Any driver who’s rolled into a gas station for a fill-up and had the gas jockey offer to clean the windows lately is someone who understands the unexpected joy of great customer service. An interesting thing happens when customer service being a top priority is drilled into the staff — job satisfaction tends to go up. That’s among the benefits of good customer service to the employee is they’re being paid to care about doing their job well, but they’re getting the added reward of customers being happy.
Excellent customer service means doing things like:
- The unexpected or rare: Getting the windshield cleaned was once the bare minimum of customer service, but times have changed in 30 years. Companies win consumer loyalty and kudos simply doing small kindnesses, like carrying bags to a car, sending up a drink on the house to a guest’s room, providing anything that’s remotely above and beyond the norm.
- Being authentic and likable: Richard Branson’s Virgin Hotels did away with "scripted" customer service for a more authentic and friendly tone — and it’s been a big hit. Today, companies that treat consumers like they’re friends or family are the ones who get the raves in peer reviews.
- Remembering: When customer service folks recognize and remember previous clients, it’s one of the greatest ways to tell them that, “Hey, you’re valued, we remember you and appreciate your business.” It’s free to perform but pays great dividends. Whether it’s remembering their name, knowing their order or recalling some personal detail — like “So did you make it to the game on time after your last visit?” — it goes a long way to scoring bonus points.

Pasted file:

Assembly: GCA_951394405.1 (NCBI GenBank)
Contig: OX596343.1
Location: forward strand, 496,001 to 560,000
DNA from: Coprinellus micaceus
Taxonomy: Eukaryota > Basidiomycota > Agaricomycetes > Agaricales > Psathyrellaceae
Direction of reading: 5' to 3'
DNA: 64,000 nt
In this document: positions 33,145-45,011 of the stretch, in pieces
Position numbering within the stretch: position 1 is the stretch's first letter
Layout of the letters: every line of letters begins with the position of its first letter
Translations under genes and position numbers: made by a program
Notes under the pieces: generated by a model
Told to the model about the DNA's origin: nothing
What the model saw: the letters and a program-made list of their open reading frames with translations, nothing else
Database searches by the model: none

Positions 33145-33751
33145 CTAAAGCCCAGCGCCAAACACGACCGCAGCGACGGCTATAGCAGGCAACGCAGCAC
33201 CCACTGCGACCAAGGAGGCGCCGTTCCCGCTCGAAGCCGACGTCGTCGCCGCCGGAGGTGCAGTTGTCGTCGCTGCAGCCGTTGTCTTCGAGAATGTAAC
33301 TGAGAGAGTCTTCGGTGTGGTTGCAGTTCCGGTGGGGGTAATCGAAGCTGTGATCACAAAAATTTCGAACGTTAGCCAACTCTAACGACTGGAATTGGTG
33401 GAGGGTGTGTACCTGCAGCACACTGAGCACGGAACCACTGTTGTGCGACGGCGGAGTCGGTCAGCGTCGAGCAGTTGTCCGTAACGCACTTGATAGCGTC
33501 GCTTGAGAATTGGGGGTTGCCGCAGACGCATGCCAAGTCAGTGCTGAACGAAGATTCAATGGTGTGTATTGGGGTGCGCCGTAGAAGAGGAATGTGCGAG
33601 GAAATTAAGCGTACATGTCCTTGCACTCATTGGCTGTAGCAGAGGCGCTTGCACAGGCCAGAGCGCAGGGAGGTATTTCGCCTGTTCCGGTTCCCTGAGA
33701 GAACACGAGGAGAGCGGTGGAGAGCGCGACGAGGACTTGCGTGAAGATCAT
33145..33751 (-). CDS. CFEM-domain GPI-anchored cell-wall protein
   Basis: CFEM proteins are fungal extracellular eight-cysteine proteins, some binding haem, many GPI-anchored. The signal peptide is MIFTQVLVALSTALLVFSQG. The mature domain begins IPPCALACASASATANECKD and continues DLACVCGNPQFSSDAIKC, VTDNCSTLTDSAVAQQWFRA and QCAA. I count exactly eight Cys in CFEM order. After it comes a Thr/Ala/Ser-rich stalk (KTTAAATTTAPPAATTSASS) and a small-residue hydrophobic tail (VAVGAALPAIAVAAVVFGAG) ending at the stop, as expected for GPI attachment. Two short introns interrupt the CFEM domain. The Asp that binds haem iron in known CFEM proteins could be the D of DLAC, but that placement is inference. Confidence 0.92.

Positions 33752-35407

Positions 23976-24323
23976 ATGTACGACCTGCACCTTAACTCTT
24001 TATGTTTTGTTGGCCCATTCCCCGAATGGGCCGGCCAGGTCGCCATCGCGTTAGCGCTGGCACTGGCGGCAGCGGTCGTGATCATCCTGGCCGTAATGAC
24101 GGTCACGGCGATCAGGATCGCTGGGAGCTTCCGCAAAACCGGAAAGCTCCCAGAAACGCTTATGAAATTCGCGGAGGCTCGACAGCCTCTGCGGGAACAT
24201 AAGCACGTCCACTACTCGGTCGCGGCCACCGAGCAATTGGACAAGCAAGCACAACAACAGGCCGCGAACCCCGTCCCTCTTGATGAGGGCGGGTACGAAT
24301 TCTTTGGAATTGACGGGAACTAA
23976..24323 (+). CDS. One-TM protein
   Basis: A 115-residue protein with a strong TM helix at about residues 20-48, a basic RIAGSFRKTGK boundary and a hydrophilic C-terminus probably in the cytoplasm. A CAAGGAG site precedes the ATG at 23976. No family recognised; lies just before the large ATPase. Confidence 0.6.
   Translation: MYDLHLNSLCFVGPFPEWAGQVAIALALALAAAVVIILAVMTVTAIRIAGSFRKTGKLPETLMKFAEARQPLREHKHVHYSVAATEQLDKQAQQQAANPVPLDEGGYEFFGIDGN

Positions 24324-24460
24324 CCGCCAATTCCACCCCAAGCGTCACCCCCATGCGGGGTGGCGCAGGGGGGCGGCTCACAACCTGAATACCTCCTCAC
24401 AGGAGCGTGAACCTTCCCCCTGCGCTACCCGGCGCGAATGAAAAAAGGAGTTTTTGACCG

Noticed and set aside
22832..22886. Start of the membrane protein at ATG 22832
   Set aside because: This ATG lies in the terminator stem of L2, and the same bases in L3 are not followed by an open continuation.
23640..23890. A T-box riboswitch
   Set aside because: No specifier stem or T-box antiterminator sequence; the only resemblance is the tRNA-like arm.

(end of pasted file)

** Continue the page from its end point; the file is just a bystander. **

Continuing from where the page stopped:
- Being emotionally intelligent: If someone isn’t friendly, engaging, warm and considerate, then they shouldn’t be in customer service. These are all traits of great hospitality staff.
- Saying yes, getting it done: Patrick O’Connell, the man behind the double five-star Inn at Little Washington, is famous for creating great customer experiences. According to Inc., when he trains his staff, he teaches a story about a guest who asks the server how big the lobsters were that night. The server replied, "How big would you like it to be?" By asking the right question in response, the server has ensured they make the customer happy with the right lobster.